First, the unspoken agreement that if one shows up to exercise their constitutional right to vote, the government that is elected will serve the term they have been hired to carry out – not, as the rumours coming out of Queen’s Park would suggest, tossing the will of the people out the door and calling another election for the sake of political expediency.

The other is the continued fall-out-of-fashion of the humble political debate.

In the United States, both men looking for another four-year term as President appear to be using the idea of a debate as a means to play a slow-moving game of Chicken. Things aren’t quite as bad here, but they’re rapidly headed in the same direction.

Several years ago, we, as a paper, organized a debate for candidates seeking a higher level of office beyond the Council table.

In this particular instance, the candidates for the major parties showed up – but, with one candidate, one got the impression that it was a great imposition, despite the fact that more than 200 residents showed up to hear what they have to say.

“I could be out door-knocking right now,” one heard them say before the start of the session, which was held on a Saturday or Sunday afternoon to give people who couldn’t otherwise attend an early evening debate, such as commuters, a chance to hear what the applicants for one of the most important jobs in the community have to say and how they answer very real questions that might be on their own minds.

Now, the people of Mississauga have a new Mayor after a contentious campaign to replace Bonnie Crombie, who has set her sights on higher office at Queen’s Park.

The main contender through much of the race, and the ultimate victor, is long-time Council member Carolyn Parrish, who came into the field with several years as a Federal Member of Parliament under her belt.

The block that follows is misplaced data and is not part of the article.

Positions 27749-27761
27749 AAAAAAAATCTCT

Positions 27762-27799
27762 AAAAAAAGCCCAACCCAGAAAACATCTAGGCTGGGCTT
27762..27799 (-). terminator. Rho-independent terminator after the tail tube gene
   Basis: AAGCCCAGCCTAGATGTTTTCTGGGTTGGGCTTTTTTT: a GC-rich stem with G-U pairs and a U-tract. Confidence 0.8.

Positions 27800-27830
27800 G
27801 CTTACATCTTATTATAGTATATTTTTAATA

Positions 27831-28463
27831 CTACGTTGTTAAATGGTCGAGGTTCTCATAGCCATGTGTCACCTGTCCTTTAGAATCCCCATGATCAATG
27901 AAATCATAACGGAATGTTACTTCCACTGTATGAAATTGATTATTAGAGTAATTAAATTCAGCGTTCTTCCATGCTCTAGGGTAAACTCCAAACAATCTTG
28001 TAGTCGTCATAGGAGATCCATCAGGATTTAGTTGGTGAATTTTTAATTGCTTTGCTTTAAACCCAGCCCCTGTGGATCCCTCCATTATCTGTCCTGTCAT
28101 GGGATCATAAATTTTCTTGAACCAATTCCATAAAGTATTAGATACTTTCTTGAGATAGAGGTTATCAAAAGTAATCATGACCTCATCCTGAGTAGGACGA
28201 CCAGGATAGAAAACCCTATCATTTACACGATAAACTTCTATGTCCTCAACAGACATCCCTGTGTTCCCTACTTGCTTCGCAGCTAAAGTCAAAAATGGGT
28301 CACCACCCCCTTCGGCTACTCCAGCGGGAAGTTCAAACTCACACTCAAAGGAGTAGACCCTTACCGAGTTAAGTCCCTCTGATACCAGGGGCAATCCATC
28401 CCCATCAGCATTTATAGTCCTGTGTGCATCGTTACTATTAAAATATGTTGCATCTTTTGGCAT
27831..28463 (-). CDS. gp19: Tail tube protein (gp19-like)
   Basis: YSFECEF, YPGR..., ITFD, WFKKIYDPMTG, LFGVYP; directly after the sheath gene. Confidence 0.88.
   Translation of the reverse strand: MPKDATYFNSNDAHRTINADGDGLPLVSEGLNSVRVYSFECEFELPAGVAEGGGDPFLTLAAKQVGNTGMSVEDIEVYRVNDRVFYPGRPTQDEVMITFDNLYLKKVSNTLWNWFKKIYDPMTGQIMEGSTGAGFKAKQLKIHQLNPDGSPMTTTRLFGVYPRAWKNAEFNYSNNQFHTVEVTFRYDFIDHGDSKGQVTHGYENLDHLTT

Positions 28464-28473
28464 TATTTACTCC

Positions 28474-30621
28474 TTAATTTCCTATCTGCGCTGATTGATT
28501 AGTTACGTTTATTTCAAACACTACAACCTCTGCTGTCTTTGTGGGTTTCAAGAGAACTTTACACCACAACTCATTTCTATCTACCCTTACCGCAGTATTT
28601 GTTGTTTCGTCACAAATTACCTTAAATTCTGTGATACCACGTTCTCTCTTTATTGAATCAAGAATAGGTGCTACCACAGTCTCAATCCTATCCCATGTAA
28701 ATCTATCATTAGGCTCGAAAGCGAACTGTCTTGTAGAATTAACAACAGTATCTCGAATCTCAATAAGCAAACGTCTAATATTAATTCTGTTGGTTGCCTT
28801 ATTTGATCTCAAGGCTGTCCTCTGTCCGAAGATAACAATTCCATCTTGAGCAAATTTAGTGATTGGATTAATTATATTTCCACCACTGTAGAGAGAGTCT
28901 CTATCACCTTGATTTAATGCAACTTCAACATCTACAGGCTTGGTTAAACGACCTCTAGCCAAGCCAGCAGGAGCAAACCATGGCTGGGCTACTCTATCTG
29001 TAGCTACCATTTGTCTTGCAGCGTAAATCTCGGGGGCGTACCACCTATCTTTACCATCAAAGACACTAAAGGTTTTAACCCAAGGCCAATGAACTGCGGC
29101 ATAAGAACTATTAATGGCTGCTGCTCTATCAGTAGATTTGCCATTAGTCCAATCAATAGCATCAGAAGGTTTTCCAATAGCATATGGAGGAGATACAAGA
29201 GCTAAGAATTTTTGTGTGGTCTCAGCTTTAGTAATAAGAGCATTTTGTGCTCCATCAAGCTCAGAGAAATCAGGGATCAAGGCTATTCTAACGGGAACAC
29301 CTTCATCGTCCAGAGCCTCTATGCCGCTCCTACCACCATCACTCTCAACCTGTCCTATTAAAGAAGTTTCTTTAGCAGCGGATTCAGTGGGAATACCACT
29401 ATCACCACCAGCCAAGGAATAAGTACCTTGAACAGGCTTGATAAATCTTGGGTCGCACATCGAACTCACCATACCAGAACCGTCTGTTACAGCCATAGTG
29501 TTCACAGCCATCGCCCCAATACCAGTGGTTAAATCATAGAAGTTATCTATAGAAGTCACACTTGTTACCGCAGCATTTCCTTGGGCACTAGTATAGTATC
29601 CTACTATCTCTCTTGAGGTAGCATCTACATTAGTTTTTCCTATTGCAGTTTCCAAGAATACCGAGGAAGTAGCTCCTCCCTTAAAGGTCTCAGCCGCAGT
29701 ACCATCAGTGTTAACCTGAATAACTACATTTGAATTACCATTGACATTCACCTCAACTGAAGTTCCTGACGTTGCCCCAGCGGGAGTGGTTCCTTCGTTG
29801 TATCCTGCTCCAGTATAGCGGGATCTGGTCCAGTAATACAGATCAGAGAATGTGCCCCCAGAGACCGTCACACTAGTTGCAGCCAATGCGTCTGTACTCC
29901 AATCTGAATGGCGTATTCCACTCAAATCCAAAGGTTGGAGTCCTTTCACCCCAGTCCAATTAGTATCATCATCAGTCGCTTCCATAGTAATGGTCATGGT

As the campaign wore on, Parrish has faced criticism for refusing most campaign debates on the basis of “personal threats” she’s received along the way.

“We are respectfully declining all debates,” said the Parrish campaign on social media. “Our campaign will continue to focus on a positive, productive approach, engaging directly with Mississauga residents. Carolyn is eager to continue meeting with individuals and groups in the short time that remains until election day.”

The campaign did not comment on the nature of the threats.

The fraught nature of our political landscape now cannot be understated.

Threats against our public officials are very real, sometimes organized, and need to be dealt with accordingly and, as such, they are changing the traditional “rules of engagement.”

But those who are losing in this shifting landscape are the voters – well, specifically, the genuinely engaged voters who take their ballots seriously and do their utmost to vote on election day or in advance polls.

They should be respected enough to be given the chance to see candidates debate each other face to face, express the issues that matter to them, and see how they will react in the heat of the moment – after all, voters must select one of these individuals to do that very thing.

They should also be respected enough to follow through on the commitment they’ve made with the people who have elected them to carry out the mandate assigned to them in the expected timeframe.